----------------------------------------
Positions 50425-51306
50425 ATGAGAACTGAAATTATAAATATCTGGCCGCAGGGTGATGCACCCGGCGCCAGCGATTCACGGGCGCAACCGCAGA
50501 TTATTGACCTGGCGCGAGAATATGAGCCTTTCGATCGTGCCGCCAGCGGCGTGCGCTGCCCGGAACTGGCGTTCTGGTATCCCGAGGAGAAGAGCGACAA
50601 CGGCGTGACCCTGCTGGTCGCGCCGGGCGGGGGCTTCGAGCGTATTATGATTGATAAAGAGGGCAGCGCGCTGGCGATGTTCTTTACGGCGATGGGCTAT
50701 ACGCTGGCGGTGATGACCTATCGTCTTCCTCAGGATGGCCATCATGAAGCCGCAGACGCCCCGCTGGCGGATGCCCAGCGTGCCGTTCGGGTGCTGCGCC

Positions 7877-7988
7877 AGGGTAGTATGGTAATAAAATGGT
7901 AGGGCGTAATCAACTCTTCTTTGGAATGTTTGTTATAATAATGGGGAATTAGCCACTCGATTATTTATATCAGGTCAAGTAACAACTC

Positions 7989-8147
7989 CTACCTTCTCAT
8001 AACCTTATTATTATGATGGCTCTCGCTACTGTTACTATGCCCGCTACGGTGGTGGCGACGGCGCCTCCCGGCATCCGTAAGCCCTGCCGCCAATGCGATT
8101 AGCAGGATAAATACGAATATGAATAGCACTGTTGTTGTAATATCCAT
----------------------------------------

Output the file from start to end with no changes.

Positions 50425-51306
50425 ATGAGAACTGAAATTATAAATATCTGGCCGCAGGGTGATGCACCCGGCGCCAGCGATTCACGGGCGCAACCGCAGA
50501 TTATTGACCTGGCGCGAGAATATGAGCCTTTCGATCGTGCCGCCAGCGGCGTGCGCTGCCCGGAACTGGCGTTCTGGTATCCCGAGGAGAAGAGCGACAA
50601 CGGCGTGACCCTGCTGGTCGCGCCGGGCGGGGGCTTCGAGCGTATTATGATTGATAAAGAGGGCAGCGCGCTGGCGATGTTCTTTACGGCGATGGGCTAT
50701 ACGCTGGCGGTGATGACCTATCGTCTTCCTCAGGATGGCCATCATGAAGCCGCAGACGCCCCGCTGGCGGATGCCCAGCGTGCCGTTCGGGTGCTGCGCC

Positions 7877-7988
7877 AGGGTAGTATGGTAATAAAATGGT
7901 AGGGCGTAATCAACTCTTCTTTGGAATGTTTGTTATAATAATGGGGAATTAGCCACTCGATTATTTATATCAGGTCAAGTAACAACTC

Positions 7989-8147
7989 CTACCTTCTCAT
8001 AACCTTATTATTATGATGGCTCTCGCTACTGTTACTATGCCCGCTACGGTGGTGGCGACGGCGCCTCCCGGCATCCGTAAGCCCTGCCGCCAATGCGATT
8101 AGCAGGATAAATACGAATATGAATAGCACTGTTGTTGTAATATCCAT